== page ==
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The number of counties has been confused by areas being given unitary status and then being designated as counties. These are, on the whole, not real counties. Some are the equivalent of the old county boroughs - which were part of a geographic county but not an administrative one. Others were detached from a historic county in 1974 and included in a new county, since abolished.

There were 39 historic counties.


Almost all of Middlesex and part of several other counties now forms Greater London. I do not see that region being unscrambled.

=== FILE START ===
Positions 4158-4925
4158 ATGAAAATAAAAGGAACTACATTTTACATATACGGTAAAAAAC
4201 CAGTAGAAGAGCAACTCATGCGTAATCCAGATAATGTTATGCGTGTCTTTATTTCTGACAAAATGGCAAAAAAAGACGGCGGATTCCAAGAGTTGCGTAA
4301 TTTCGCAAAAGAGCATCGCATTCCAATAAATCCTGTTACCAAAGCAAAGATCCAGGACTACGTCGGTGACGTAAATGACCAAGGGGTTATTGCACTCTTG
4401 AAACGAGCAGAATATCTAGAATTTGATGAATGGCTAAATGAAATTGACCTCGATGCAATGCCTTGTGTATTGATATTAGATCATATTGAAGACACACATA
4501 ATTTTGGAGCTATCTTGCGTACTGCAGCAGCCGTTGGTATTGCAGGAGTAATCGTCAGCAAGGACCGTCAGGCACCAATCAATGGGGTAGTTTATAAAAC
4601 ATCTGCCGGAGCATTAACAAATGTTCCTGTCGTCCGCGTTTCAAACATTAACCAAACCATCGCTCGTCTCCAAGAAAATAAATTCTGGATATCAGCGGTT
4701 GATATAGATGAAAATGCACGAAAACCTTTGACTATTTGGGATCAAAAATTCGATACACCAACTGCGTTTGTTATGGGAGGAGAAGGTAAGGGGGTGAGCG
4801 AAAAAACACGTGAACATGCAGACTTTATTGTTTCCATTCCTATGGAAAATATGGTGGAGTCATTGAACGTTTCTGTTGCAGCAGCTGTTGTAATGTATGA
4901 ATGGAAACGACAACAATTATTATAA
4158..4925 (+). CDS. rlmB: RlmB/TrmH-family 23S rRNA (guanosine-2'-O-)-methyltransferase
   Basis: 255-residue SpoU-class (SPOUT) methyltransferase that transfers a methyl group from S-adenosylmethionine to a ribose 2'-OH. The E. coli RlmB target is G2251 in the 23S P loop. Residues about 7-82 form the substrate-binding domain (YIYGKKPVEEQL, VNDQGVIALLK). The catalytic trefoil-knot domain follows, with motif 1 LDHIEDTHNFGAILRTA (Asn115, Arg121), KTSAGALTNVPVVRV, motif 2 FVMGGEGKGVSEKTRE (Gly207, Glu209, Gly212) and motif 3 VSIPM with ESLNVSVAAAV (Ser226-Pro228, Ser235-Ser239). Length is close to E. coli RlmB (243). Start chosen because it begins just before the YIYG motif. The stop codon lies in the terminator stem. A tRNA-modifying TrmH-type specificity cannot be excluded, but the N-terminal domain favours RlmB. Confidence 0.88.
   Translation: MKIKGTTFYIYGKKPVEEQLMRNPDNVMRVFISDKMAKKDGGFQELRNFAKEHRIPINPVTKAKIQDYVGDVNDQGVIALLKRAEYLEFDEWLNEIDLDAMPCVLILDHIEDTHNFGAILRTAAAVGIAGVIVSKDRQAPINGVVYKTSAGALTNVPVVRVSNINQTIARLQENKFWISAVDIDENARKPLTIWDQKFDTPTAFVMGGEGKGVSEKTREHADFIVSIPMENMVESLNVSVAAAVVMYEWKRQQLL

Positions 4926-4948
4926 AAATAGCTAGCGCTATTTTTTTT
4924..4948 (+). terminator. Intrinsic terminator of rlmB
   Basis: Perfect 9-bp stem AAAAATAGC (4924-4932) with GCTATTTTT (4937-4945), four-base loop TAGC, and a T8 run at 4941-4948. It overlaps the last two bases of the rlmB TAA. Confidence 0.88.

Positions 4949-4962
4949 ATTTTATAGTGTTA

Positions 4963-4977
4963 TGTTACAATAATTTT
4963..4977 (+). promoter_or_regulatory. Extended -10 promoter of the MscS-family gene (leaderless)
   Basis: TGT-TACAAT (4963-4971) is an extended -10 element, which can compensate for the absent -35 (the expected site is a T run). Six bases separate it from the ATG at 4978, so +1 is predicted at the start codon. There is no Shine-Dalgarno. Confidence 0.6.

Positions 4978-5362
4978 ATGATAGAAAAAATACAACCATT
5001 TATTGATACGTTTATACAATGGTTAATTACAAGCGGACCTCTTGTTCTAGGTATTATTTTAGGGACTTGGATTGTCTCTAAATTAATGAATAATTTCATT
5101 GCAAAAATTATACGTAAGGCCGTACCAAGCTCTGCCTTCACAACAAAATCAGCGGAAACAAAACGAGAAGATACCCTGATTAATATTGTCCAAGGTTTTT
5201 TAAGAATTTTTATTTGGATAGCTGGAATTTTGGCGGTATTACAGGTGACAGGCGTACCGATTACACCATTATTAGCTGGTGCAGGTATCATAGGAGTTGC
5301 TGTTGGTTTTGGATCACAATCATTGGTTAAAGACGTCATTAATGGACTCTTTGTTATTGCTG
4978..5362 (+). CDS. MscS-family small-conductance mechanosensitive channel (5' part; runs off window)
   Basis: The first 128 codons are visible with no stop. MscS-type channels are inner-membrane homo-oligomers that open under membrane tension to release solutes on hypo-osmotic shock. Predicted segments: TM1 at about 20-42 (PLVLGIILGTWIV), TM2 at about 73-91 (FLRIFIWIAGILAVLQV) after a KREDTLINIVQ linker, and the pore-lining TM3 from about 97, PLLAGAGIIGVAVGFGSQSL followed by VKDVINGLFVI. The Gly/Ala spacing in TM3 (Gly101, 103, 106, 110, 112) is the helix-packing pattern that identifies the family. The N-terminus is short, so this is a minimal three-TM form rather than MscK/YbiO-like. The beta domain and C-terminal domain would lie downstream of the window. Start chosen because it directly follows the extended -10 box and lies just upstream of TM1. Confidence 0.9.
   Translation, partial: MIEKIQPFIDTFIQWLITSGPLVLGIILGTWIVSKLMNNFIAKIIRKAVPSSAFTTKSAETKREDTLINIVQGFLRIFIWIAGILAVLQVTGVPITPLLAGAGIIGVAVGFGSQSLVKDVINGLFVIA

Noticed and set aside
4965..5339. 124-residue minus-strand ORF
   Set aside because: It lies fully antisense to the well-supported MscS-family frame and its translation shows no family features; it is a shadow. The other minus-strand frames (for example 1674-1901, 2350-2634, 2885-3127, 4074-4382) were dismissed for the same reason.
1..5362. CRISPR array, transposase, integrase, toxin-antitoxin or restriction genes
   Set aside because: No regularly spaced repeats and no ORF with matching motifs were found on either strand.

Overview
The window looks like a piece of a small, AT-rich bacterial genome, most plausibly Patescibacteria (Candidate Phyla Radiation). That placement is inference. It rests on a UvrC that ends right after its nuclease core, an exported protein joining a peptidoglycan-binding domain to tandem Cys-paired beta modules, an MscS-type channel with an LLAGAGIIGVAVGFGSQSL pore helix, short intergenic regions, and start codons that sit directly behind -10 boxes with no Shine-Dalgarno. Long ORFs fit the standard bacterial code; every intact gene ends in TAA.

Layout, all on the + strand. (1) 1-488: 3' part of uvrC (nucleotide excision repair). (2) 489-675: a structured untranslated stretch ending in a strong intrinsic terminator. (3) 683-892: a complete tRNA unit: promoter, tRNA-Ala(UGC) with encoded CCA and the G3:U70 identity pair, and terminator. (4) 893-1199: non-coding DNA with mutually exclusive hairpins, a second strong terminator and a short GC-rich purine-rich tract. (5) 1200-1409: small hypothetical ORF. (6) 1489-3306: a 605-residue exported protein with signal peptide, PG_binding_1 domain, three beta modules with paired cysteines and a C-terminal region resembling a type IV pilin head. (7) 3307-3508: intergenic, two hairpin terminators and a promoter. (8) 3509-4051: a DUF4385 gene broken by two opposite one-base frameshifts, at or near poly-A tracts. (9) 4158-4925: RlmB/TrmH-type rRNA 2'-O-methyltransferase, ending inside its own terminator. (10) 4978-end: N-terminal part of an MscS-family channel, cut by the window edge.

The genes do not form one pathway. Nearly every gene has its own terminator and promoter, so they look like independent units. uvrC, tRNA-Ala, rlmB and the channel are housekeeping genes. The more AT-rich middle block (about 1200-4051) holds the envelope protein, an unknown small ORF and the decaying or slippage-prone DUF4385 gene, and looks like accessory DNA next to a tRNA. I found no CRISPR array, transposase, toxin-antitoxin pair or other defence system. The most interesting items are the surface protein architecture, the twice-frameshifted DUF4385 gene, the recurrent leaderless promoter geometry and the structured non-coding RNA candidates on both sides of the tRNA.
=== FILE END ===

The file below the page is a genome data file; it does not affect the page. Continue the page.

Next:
Cumberland, Westmorland and the northern part of Lancashire were combined into Cumbria. That arrangement seems likely to continue.

The Isle of Wight probably should be regarded as a distinct county. Grouping it with Hampshire makes little sense.

No doubt some counties would form groups, but not all. Cornwall for example has asked to become a region on its own. At a guess a bottom up arrangement might produce about 15 to 25 units, which does not seem too excessive for a country with the population of England.

To know for sure we would have to allow the councils to choose.

by Gary J on Tue Jan 16th, 2007 at 02:20:40 PM EST
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